Often, I find small dogs are afraid to be picked up and will run away from the owner. This is usually a case of the owner overhandling his dog, such as picking him up to put him someplace where he doesn't want to go, or even handing him to someone he doesn't know! Dogs need to know their owners will keep them safe, and handing the dog to a perfect stranger to get him over his fear will only make him afraid of being handled. First, he has to know his owner will keep him safe, and then he will learn he doesn't have to worry about strangers, because the owner will make the decision for him.

The reason she took so long to get to that point was due to her lack of maturity. Until 12 months, she was not ready to act to claim her position until she reached the maturity needed to hold that position.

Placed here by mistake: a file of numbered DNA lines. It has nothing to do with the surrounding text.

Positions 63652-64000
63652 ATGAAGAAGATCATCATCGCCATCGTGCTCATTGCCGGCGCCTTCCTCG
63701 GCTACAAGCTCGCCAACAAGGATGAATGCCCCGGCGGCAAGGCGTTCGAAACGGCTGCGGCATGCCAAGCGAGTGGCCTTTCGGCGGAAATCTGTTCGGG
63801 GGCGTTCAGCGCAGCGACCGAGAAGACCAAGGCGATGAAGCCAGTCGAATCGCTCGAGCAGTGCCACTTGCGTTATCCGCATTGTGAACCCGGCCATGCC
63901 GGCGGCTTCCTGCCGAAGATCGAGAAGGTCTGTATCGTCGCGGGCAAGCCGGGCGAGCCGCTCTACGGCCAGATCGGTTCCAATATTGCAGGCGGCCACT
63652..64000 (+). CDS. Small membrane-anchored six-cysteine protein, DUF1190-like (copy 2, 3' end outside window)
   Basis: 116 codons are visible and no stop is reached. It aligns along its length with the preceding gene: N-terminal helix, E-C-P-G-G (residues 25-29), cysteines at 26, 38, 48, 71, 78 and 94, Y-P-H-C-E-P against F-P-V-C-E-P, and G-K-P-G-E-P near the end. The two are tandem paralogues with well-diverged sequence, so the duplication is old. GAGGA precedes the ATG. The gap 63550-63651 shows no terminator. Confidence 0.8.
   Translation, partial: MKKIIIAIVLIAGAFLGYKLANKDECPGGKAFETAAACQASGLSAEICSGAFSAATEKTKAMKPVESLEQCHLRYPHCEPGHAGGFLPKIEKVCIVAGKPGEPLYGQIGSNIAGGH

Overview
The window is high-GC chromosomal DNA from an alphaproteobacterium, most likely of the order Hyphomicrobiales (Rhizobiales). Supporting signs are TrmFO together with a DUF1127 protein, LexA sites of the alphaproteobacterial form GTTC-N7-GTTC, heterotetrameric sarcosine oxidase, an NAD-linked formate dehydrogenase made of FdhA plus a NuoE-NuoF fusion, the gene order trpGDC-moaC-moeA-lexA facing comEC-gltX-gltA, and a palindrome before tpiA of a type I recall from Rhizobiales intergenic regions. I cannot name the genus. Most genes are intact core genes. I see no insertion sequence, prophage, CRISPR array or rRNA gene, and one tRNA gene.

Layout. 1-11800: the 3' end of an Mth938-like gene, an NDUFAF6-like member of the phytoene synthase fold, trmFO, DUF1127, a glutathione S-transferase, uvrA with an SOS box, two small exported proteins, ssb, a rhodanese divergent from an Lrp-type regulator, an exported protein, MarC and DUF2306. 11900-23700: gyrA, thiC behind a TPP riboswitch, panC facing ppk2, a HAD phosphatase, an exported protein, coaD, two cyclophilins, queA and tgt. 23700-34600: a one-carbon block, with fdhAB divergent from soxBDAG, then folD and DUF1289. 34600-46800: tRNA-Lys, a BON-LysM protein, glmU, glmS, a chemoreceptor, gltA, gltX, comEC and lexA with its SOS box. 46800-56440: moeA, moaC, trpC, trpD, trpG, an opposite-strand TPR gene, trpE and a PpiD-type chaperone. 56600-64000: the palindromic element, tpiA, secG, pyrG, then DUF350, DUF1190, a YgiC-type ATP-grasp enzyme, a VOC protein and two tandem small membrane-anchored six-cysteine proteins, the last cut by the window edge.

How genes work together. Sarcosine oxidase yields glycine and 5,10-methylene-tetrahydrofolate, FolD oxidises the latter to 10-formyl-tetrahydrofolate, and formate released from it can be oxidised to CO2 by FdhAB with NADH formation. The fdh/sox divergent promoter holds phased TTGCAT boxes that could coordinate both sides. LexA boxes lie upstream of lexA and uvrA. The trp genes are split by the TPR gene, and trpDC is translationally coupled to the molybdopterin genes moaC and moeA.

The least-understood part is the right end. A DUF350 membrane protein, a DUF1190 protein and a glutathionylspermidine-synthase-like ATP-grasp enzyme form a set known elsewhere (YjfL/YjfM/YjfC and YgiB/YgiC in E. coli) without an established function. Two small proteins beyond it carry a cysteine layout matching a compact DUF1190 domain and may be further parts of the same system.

Finally, remember that a Chihuahua is a dog, not a child in a fur suit. They learn by association, so if they get a positive reaction from you, they will likely repeat that action. A negative reaction will help them to avoid that behavior. Teach your dog to follow you and come when he is called, and you will be well on the right path to a well-behaved dog, one that everyone can enjoy!

Sarah and James had also made another fatal mistake of never separating from her when they were home. She slept in their bed, sat on their laps, and followed them from room to room, making the only time they left her alone was when they left for work.

This Month’s Bark Busters Guest Trainer

Nicole Martel


Westchester County, Putnam County, and the Bronx